Moral of the story: Ask for their input and then make valiant efforts to do something about their feedback. If we only ask and forget to do, we will lose the trust of our kids.
4. Have students create individualized learning playlists that differentiate learning
Several months ago, I heard this idea of creating individualized learning playlists for kids. Before I even researched how other educators have used this practice, I decided to give it a try myself with a few students first; I wanted the creation process with my students to be as organic as possible.
After students have tried these playlists for a couple of months, I have learned an abundant amount from my students about what they like, what does work, and what has not been beneficial for their learning process. I have a post in the works on this topic, but I wanted to share that I have found HUGE student participation and leadership through students being able to learn and create their way at their own pace.
Until this next post on this is created, check out Jennifer Gonzalez’s blog post on this subject.
5. Try a student-led edcamp
This has to be one of my favorite student-led ideas I have tried this year. Read my blog post here on how to get one started!
6. Embed Genius Hour, Project Based Learning and Makerspaces to gain more hands-on approaches to learning
When students are able to learn LIVE through trying, they are leading their learning. Here are a few experts and resources on these topics to get these ideas started in your classroom or school:
- Genius Hour
- Check out Don Wettrick: Author of Pure Genius: Building a Culture of Innovation and Taking 20% Time to the Next Level – He is a guru on all things Genius Hour.
- Genius Hour Twitter Chat: chat = 1st Thurs of each month at 6 pm PST/9 pm EST
- One of the most passionate educators I know who uses Genius Hour in her classroom is Jen Schneider– Connect with her on Twitter; She loves to share ideas and resources.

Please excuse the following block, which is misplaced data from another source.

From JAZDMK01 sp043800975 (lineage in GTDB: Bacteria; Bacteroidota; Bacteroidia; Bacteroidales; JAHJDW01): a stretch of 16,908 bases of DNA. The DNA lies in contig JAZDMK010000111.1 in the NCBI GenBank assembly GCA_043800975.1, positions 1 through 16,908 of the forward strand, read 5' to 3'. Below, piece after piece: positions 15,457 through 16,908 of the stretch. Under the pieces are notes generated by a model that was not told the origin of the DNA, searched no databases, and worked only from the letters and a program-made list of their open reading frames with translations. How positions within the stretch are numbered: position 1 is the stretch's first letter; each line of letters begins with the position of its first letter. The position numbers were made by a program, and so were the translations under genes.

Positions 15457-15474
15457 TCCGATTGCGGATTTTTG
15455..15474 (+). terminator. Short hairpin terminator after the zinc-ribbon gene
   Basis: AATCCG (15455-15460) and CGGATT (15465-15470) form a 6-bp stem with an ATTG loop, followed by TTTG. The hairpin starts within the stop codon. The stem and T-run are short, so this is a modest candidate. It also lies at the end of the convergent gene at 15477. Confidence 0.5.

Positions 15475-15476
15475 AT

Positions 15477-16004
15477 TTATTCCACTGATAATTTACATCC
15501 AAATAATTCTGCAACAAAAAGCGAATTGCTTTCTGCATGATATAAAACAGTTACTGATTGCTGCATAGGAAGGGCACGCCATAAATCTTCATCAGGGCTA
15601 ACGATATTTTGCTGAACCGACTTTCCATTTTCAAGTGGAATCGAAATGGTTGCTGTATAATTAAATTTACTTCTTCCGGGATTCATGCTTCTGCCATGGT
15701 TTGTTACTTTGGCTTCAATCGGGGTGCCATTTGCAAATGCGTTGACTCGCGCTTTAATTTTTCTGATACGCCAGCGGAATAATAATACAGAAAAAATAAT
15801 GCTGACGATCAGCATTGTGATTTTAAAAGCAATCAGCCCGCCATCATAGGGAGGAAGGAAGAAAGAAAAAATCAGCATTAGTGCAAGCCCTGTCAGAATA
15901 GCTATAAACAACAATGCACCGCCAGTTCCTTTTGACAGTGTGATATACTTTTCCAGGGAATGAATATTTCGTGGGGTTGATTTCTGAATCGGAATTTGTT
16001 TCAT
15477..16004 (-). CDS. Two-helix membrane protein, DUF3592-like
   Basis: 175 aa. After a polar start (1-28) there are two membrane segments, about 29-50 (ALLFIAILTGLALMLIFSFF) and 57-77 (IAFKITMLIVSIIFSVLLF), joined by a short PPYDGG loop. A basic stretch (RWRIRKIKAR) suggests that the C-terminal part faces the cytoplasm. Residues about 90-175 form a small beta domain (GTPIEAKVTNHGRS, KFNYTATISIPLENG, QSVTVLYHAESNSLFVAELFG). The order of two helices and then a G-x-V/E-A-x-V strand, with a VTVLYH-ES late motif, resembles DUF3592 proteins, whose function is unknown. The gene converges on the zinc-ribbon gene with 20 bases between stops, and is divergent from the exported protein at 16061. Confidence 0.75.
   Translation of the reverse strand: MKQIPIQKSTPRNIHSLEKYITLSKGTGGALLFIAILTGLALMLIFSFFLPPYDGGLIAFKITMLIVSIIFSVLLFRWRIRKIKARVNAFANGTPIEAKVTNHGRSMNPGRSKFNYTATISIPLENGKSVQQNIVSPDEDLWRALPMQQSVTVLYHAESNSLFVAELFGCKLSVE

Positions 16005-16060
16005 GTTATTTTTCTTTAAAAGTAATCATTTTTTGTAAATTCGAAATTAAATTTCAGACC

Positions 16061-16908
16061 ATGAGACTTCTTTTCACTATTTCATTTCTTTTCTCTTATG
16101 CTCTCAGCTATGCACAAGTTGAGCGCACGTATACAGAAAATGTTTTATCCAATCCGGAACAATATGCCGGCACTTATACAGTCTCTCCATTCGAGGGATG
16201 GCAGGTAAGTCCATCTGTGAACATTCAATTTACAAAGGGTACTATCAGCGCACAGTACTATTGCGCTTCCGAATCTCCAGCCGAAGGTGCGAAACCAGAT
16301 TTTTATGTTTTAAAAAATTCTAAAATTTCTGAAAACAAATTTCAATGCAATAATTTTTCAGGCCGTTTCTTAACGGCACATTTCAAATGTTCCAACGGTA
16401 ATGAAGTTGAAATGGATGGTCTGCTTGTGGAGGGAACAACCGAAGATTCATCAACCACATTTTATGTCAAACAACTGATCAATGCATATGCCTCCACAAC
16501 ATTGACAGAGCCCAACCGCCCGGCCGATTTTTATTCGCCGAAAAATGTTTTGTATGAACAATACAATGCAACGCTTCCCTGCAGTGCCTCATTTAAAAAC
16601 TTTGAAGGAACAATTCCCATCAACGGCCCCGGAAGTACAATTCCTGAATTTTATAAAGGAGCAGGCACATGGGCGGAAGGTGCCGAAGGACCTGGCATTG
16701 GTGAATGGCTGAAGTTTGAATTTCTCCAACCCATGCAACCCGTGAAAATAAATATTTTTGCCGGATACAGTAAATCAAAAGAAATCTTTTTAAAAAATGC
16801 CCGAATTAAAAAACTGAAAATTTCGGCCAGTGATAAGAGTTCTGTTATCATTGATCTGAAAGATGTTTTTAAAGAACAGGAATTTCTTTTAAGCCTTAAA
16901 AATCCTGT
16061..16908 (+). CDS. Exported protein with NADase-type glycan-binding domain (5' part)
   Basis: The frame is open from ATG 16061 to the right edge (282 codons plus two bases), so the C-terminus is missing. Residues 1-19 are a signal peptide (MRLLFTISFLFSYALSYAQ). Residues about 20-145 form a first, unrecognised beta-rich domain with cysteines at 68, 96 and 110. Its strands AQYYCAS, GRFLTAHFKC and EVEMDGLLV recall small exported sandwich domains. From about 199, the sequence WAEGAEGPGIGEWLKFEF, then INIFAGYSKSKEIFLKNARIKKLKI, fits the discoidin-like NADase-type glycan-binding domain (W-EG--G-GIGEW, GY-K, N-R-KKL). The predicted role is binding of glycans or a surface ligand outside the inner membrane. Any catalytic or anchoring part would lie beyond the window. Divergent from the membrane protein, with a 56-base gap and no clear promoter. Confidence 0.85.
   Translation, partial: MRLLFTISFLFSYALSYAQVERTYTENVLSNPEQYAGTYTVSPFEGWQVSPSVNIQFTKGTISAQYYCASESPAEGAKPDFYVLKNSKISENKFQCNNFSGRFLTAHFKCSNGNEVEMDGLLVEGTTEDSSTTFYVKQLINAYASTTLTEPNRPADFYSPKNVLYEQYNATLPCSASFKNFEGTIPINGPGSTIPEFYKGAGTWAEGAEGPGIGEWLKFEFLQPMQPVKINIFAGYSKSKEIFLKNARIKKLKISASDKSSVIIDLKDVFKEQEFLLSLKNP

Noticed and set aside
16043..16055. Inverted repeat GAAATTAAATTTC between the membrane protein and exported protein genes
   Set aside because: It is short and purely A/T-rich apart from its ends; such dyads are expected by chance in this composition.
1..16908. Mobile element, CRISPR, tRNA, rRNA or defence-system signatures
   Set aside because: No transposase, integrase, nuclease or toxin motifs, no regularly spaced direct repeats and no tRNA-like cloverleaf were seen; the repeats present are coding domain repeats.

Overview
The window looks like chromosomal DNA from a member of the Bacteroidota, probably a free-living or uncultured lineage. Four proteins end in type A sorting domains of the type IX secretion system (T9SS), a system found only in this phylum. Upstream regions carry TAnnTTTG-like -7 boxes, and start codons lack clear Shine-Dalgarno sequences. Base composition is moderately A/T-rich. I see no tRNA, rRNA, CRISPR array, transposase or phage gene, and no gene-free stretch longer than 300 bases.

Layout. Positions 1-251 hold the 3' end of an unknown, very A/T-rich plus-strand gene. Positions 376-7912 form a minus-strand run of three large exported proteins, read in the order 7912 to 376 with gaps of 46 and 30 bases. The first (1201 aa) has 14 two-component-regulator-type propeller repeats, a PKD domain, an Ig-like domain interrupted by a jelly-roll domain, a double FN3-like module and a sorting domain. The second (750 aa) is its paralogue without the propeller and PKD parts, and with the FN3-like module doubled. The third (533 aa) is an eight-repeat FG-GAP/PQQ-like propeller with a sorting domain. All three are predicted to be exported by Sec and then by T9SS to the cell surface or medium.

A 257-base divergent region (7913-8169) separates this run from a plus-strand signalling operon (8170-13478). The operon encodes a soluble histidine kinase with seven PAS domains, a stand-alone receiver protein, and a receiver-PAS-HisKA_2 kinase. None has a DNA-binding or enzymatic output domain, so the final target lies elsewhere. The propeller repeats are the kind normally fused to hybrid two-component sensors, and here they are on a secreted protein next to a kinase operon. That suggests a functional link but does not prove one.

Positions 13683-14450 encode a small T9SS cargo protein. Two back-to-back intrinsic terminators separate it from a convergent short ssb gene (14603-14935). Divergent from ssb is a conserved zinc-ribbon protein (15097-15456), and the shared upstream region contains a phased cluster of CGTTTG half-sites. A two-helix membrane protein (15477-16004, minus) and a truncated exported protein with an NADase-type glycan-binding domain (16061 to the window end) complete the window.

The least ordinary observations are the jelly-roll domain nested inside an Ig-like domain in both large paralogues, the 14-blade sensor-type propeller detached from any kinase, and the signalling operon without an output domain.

- Project Based Learning (PBL)
- Check out Ross Cooper and Erin Murphy, authors of Hacking Project Based Learning: I can honestly say that this book was such a worthwhile read and broke down the thinking and action behind project-based learning, in addition to giving meaningful ways to embed it within your class.
- You cannot say “Makerspaces” without mentioning the queen of Makerspaces, Laura Fleming. Follow her on Twitter, if you do not already, and check out her book and website on Makerspace learning here.
7. Empower students to show their learning with new and innovative approaches.
Do not be the keeper of all the knowledge, be the caretaker of student talent. Ask students to show their learning in ways that you have not even thought of- Allow them to be the designers, too.
Kara’s Tweetable: When we help students live outside the box in their thinking, they will also gain outside of the box success with their learning as a result.
Take risks with your kids- You will learn abundantly more than you would have ever before if you simply played it safe.